By Kurt R. Karst –
FDA’s recent denial of a November 2009 Citizen Petition (Docket No. FDA-2009-P-0566) submitted by the American Dental Association (“ADA”) requesting that the Agency “review and establish an appropriate regulatory classification” for the safe use of peroxide-containing tooth whiteners that lighten tooth color by chemical means caught our attention. After all, the classification of tooth whiteners, such as the Rembrandt brand of bleaching tooth whiteners, as “drugs” or “cosmetics” has been an open issue for decades. According to FDA’s petition response, however, the Agency has settled on a classification (at least for now): most peroxide-containing tooth whiteners are only “cosmetics” under the FDC Act until evidence points FDA into the “drug” direction as well.
Before we delve into FDA’s recent petition response, some legal and historical context is useful. . . .
Under the FDC Act, a “drug” is defined (FDC Act § 201(g)(1)) to mean:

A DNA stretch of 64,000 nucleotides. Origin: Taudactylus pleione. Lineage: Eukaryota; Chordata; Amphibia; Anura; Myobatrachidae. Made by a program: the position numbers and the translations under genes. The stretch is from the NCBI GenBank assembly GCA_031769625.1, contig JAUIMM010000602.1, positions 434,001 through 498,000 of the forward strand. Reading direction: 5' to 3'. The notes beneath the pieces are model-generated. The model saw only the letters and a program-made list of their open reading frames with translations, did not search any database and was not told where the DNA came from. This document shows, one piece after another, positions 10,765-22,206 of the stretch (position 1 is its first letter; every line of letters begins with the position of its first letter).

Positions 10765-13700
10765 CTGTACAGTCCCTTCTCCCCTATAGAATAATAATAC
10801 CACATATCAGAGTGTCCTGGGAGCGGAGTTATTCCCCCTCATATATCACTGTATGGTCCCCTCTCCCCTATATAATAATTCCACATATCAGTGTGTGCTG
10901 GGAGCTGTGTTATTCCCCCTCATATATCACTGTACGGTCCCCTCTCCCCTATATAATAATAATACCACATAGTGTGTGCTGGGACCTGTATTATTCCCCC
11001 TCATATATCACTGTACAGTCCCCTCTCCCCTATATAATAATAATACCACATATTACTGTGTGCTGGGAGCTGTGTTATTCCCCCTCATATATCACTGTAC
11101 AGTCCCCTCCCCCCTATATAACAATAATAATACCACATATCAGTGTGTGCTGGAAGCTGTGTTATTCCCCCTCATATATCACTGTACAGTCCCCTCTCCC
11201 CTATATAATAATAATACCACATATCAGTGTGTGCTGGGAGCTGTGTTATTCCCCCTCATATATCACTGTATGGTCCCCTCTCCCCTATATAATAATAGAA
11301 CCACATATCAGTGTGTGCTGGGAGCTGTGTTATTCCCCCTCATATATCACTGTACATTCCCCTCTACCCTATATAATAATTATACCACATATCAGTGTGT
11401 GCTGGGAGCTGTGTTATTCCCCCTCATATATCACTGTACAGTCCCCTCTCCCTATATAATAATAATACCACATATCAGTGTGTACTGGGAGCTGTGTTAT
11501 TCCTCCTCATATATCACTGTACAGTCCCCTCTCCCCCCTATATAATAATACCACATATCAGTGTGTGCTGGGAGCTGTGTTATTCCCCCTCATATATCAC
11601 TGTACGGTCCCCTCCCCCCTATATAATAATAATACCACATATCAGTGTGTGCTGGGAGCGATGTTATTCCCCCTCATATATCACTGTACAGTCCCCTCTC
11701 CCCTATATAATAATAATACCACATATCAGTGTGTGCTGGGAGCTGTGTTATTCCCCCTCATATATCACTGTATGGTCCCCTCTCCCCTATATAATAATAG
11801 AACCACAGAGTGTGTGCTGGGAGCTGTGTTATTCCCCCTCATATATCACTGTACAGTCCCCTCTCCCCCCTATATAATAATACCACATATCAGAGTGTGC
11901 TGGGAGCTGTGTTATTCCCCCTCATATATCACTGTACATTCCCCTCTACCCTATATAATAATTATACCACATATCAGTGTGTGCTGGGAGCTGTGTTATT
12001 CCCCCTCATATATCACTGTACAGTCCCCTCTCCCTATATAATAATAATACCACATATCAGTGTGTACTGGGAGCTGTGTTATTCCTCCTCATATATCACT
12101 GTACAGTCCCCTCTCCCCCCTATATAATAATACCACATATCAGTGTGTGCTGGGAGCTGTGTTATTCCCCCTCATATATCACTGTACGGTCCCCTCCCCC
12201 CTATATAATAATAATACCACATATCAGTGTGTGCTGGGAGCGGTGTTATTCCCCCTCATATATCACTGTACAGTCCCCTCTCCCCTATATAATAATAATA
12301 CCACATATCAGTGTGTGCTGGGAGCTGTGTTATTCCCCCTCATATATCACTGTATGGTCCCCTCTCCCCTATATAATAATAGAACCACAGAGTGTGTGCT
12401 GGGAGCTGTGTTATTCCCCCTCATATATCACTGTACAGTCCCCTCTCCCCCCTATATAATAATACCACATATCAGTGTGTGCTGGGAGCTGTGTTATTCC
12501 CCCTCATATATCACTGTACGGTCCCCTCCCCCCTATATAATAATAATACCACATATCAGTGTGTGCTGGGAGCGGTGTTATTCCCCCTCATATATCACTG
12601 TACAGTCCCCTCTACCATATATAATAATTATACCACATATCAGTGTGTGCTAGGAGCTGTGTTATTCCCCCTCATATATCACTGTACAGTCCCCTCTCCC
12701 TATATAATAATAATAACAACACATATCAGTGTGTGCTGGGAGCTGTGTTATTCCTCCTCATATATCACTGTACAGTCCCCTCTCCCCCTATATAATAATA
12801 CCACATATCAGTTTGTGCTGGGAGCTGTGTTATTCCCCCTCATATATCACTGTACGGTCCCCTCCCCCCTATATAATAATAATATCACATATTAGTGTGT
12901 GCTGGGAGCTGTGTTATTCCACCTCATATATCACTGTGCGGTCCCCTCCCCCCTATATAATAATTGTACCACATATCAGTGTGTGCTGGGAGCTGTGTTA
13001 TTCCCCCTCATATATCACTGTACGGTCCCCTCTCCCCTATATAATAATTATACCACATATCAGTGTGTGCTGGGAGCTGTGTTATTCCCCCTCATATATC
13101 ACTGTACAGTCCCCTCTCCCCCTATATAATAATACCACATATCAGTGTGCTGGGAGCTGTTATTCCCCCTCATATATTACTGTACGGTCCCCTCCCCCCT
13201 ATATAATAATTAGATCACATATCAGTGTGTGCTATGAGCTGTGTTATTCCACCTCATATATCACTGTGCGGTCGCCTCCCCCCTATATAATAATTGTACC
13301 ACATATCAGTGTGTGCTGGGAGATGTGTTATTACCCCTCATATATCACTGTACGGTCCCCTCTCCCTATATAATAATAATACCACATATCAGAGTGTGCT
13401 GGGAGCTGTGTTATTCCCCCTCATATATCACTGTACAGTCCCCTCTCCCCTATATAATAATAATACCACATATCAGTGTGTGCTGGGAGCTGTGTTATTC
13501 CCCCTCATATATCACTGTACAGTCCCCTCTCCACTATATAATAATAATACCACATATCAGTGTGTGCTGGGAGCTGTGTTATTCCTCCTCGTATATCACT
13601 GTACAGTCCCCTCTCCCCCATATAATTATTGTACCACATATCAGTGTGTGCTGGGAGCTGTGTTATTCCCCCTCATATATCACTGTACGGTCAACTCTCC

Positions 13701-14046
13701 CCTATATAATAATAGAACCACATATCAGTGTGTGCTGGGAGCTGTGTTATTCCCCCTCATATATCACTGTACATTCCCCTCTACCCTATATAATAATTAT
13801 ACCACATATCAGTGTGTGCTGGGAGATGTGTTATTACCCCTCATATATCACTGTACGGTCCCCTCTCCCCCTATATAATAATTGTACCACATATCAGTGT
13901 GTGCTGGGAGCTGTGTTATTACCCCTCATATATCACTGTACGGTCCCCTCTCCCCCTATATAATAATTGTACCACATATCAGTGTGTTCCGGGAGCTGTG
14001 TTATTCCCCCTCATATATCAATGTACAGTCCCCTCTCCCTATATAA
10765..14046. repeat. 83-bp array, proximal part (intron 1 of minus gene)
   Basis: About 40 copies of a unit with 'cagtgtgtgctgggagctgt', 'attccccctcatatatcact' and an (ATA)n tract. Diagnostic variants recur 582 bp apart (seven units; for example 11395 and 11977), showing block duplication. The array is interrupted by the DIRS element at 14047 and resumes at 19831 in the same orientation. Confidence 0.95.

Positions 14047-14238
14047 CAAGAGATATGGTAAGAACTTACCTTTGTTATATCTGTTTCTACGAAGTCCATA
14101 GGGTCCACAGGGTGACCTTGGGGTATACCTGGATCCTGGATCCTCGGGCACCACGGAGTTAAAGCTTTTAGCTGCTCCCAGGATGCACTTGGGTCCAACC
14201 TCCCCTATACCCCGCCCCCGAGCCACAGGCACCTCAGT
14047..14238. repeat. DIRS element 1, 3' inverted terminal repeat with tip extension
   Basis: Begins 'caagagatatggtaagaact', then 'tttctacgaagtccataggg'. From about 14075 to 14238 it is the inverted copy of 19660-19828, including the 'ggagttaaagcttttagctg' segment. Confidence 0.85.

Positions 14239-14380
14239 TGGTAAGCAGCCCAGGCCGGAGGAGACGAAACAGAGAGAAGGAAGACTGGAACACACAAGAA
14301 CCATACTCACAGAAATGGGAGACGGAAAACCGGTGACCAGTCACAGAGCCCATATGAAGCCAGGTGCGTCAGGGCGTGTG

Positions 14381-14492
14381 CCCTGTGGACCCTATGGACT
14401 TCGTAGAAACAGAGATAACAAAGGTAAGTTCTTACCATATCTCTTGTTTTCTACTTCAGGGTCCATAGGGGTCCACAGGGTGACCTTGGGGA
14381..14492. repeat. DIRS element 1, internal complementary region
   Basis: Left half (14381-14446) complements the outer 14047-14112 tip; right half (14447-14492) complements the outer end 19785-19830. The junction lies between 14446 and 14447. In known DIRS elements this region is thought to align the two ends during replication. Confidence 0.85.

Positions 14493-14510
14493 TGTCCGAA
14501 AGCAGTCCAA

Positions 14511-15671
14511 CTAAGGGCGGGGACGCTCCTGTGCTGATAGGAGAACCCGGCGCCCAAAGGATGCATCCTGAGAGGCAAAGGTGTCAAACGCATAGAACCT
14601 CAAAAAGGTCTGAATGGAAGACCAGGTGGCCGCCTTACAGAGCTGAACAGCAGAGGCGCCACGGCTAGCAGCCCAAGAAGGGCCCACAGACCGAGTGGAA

(A) articles recognized in the official United States Pharmacopoeia, official Homoeopathic Pharmacopoeia of the United States, or official National Formulary, or any supplement to any of them; and (B) articles intended for use in the diagnosis, cure, mitigation, treatment, or prevention of disease in man or other animals; and (C) articles (other than food) intended to affect the structure or any function of the body of man or other animals; and (D) articles intended for use as a component of any article specified in clause (A), (B), or (C).
A “new drug,” the marketing of which requires FDA approal of an application, is defined at FDC Act § 201(p) to mean:
(1) Any drug (except a new animal drug or an animal feed bearing or containing a new animal drug) the composition of which is such that such drug is not generally recognized, among experts qualified by scientific training and experience to evaluate the safety and effectiveness of drugs, as safe and effective for use under the conditions prescribed, recommended, or suggested in the labeling thereof, except that such a drug not so recognized shall not be deemed to be a “new drug” if at any time prior to June 25, 1938, it was subject to the Food and Drugs Act of June 30, 1906, as amended, and if at such time its labeling contained the same representations concerning the conditions of its use; or